Then again, that doesn’t really describe a troll, now does it?

  89. #89 justthestats
    May 15, 2015

    @johnny

    .it was written by a med student, the study that is.

    I get it! You’re pointing out that the fact that this breakthrough paper was written by a postdoc who has since gone on to study to be an MD means that he’s likely to have a brilliant career in his future and to be a hot commodity when he comes available to the job market. You’re also pointing out the impressive resumes and publication records of his co-authors.

    Very subtle, johnny. Well played.

  90. #90 Narad
    May 15, 2015

    Ah, JGC @77 has tempted me into pausing the Philip Hills* Auto-Shіtcanner.

    I bet you what you like if I bother to read the study this thread will totally fall to pieces. Bring it on

    Um, OK, bring what on? Go read the fυcking paper.

    This is the dumbest fυcking excuse for a “challenge” that I’ve ever seen.

    * Hope Osteopathic Clinic Essex, Rotary Club Thurrock Gateway, and (putative president of) the Brentwood Catenians.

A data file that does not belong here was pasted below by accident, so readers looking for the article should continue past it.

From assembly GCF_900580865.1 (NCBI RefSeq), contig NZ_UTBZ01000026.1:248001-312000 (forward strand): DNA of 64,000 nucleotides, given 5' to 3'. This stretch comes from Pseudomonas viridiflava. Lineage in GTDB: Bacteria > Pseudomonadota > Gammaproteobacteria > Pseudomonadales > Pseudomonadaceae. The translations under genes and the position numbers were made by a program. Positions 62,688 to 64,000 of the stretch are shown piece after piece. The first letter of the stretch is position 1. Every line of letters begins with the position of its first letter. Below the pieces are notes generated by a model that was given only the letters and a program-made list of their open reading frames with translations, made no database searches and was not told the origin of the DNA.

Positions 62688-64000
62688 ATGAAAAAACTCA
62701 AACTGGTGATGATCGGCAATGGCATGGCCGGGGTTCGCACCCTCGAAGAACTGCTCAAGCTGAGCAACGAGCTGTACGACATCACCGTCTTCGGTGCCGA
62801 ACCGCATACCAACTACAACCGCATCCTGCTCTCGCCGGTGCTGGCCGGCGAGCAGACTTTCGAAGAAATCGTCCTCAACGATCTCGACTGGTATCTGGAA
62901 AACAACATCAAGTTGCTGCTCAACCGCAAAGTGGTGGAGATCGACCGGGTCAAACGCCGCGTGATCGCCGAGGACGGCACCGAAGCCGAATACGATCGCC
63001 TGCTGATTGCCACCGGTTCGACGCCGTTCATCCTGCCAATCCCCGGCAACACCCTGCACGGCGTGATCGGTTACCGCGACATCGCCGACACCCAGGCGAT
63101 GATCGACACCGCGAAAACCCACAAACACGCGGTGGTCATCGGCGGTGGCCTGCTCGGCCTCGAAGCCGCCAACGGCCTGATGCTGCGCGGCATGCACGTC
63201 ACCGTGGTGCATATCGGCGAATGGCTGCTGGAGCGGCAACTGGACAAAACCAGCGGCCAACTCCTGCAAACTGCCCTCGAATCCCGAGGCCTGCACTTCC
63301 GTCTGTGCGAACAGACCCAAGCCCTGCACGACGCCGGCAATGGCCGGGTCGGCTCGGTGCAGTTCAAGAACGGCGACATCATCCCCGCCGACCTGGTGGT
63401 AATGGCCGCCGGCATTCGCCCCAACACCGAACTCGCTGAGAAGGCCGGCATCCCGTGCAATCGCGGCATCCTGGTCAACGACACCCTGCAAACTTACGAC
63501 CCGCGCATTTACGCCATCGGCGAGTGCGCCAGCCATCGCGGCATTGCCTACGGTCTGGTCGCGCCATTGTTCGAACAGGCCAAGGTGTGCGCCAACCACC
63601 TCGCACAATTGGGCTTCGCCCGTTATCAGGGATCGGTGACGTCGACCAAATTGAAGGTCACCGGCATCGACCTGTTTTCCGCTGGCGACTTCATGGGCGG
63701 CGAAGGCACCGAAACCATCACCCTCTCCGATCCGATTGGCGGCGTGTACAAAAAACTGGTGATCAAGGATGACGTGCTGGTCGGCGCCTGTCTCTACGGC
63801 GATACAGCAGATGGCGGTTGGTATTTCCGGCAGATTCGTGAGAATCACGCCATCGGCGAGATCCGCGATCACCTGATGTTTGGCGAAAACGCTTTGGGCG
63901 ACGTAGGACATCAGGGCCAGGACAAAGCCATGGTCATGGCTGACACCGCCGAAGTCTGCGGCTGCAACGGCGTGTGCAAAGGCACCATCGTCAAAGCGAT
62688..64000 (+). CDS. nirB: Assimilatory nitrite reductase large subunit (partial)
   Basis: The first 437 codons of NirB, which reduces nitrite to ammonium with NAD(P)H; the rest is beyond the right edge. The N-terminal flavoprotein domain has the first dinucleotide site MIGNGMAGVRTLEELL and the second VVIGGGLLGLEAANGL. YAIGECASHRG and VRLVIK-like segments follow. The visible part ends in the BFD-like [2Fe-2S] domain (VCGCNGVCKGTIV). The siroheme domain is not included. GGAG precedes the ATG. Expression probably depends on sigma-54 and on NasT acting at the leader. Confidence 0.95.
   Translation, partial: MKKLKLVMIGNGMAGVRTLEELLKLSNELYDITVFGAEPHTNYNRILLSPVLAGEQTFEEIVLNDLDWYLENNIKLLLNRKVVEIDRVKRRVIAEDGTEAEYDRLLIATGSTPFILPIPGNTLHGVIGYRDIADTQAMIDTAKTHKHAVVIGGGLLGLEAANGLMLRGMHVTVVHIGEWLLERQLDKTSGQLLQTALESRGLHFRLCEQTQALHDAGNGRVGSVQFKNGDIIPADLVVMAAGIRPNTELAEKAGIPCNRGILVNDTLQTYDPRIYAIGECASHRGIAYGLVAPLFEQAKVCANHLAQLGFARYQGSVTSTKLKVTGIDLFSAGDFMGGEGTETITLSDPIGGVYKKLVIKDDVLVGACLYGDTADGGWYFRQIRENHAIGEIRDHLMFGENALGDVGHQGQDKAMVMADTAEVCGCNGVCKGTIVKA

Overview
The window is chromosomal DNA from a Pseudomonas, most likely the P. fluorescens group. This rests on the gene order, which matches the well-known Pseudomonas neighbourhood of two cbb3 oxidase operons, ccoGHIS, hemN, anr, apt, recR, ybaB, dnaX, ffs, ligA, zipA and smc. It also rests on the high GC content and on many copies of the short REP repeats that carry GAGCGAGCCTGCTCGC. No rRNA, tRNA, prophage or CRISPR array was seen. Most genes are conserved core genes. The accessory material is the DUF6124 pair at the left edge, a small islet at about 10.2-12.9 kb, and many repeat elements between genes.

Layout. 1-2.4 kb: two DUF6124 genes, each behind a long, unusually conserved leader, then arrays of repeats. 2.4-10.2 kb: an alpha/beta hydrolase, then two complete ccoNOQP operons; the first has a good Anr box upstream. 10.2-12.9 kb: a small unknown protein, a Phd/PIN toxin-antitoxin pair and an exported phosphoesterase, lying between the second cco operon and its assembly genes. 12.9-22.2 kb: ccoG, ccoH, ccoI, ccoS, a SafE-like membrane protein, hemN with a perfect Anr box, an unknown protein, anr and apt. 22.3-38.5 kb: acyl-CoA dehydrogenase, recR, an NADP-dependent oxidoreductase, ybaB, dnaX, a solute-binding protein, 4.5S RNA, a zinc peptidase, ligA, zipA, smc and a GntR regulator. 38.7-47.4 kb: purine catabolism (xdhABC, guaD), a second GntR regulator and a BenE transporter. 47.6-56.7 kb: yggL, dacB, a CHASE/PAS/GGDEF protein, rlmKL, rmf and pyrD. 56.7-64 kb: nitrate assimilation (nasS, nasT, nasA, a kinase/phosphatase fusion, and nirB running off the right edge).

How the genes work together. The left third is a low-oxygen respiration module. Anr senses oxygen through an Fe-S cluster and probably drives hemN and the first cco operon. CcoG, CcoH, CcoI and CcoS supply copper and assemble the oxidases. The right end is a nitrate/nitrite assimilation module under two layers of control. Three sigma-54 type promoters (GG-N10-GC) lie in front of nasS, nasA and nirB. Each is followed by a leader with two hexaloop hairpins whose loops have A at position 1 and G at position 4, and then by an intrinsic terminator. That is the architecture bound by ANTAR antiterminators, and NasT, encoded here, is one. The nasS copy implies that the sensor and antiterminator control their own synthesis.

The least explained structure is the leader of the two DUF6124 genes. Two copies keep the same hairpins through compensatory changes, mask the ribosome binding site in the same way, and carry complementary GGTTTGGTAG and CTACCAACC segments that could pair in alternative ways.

91. #91 justthestats
    May 15, 2015

    It strikes me that this technique or a variation thereof would be an excellent way to test the “too many too soon” psuedohypothesis.

  92. #92 Narad
    May 15, 2015

    Narad– probably was always the one who just couldn’t stop himself from raising his hand and spoiling it for all the other kids.

    If anyone can extract a semantic payload from this, I’m all ears mildly curious.

  93. #93 Narad
    May 15, 2015

    So Bill and Melinda [Gate]s pay for a study………………

    Do we need to know anymore?